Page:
Answer. Yes, state and local Prime Sponsors could play a role in employment programs for the elderly. However, the following steps must first be taken:

(a) The U.S. Department of Labor must be required to set up a position of Assistant Secretary for Older Workers so that the Department can become familiar with the needs of the older worker and techniques of assisting the older workers.

(b) The Federal regulations governing CETA must be revised by the Department of Labor to encourage and help CETA Prime Sponsors work with older people. (See attached for NCSC recommended changes to CETA Regulations.)

(c) The CETA Prime Sponsors must be trained in and become familiar with the techniques needed to administer effective older worker programs.

(d) The U.S. Department of Labor must take affirmative action to include older workers as a segment of the labor force that CETA should be attending to.

(e) Congress must amend CETA to encourage Prime Sponsors to include older workers in their programs. Section (703) (15) of CETA now reads: "The Secretary shall not provide financial assistance for any program under this Act unless——the program makes appropriate provisions for the manpower needs of youths in the area to be served." The Act could be amended to include assistance for older workers in a like manner. Then the regulations could be changed to provide easier implementation of programs specifically scaled to those needs of older workers that are not being met by the general manpower programs that are primarily geared to assist younger workers. With the inclusion of this Amendment, the high placement goals now asked by CETA should be waived so that CETA Prime Sponsors would not fall behind in their effectiveness ratings nor would they feel compelled to push an older worker off their program if the older worker was unable to obtain decent employment in the regular labor market.

In the Budget for Fiscal Year 1976, the Department of Labor does not blame itself for its policy of stressing assistance to the young. “Manpower programs generally target by statute on the poor, the unemployed, the less educated, minorities, youth, and welfare recipents.” (pg. 166, Special Analysis) However, as older people are less educated and poorer than younger people, the Department could, it seems, within the law serve more older people than it now does.

Question 4. How would you distinguish the activities of Senior Aides from those of Foster Grandparents?

Is there any rationale for paying Foster Grandparents less than Senior Aides?

Foster Grandparents are volunteers, 60 years or older who provide supportive services in health, education, welfare and related setting to children in an institutional setting. They operate in a one-on-one relationship.

Senior Aides are paid workers, 55 years or over who provide useful community service work to people of all ages. Like Foster Grandparents, Senior Aides teach children how to read. But they also teach adults how to read and speak English. Senior Aides help clear areas for parks for young people to play in and they help plow small vegetable gardens for elderly who can no longer do the heavy part of gardening. Senior Aides assist ex-offenders with finding jobs, a place to live or orientation back to our regular society. Senior Aides provide elderly shut-ins with home-health services. Senior Aides help staff Title VII nutrition programs. Senior Aides act as Ombudsmen for elderly people who are not knowledgeable about what, where or who could provide them with services they need and are entitled to. Senior Aides work as older worker counselors and job developers. Senior Aides provide transportation for meals-on-wheels and elderly patient visits to hospitals, clinics and doctors.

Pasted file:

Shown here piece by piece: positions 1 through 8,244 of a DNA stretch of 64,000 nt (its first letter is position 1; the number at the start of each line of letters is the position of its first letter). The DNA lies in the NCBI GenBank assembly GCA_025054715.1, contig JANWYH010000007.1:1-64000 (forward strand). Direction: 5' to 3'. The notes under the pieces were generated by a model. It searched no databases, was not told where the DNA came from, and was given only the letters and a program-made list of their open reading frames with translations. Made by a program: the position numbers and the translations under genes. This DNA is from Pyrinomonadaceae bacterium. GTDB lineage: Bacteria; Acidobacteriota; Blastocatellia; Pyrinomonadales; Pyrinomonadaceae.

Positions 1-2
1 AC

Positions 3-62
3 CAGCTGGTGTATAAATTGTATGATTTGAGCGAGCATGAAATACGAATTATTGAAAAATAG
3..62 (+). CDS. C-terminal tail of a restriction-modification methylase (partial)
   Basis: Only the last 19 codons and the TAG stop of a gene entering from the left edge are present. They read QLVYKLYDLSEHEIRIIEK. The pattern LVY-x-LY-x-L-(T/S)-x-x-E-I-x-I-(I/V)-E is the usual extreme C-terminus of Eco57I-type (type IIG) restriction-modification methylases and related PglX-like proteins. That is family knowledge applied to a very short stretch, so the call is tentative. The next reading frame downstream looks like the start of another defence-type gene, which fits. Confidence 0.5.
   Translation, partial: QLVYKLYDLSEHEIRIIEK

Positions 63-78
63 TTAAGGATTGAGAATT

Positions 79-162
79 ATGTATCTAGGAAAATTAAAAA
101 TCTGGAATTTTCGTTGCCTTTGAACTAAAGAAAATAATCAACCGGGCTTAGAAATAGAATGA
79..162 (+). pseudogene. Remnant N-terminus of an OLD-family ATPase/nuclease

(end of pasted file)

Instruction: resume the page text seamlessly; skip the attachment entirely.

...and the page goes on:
In other words, the activities of Senior Aides are practically unlimited. The only limits placed on activities are political, sectarian, maintenance of effort, profit, and safety and health of the individual Senior Aides.

As long as the Foster Grandparent Program is a "volunteer" program—a label which would seem inaccurate since the program participants are regularly paid-comparisons of the pay scales for Foster Grandparents and Senior Aides is not appropriate.

Senior Aides are employees, and they pay taxes-income and F.I.C.A. on their 'wages.

Foster Grandparents receive "stipends" which are neither taxable, nor counted as income for benefit programs.

The National Council supports the logical provision of Foster Grandparent legislation that does not allow Foster Grandparent stipends to be counted as "incone" for other poverty programs such as medicaid, food stamps and housing. The National Council would like to see such a provision in Title IX. Howerer, even in view of the forgiveness of participant's stipends in calculating eligibility for other programs, we do not believe that a $1.60 per hour meets any standard of equitable exchange Foster Grandparents services are worth more than the alloted stipend. Further, as Foster Grandparents receive pay for time and seryices, the stipend is really a wage and this wage is far below either the minimum or the prevailing wage rate.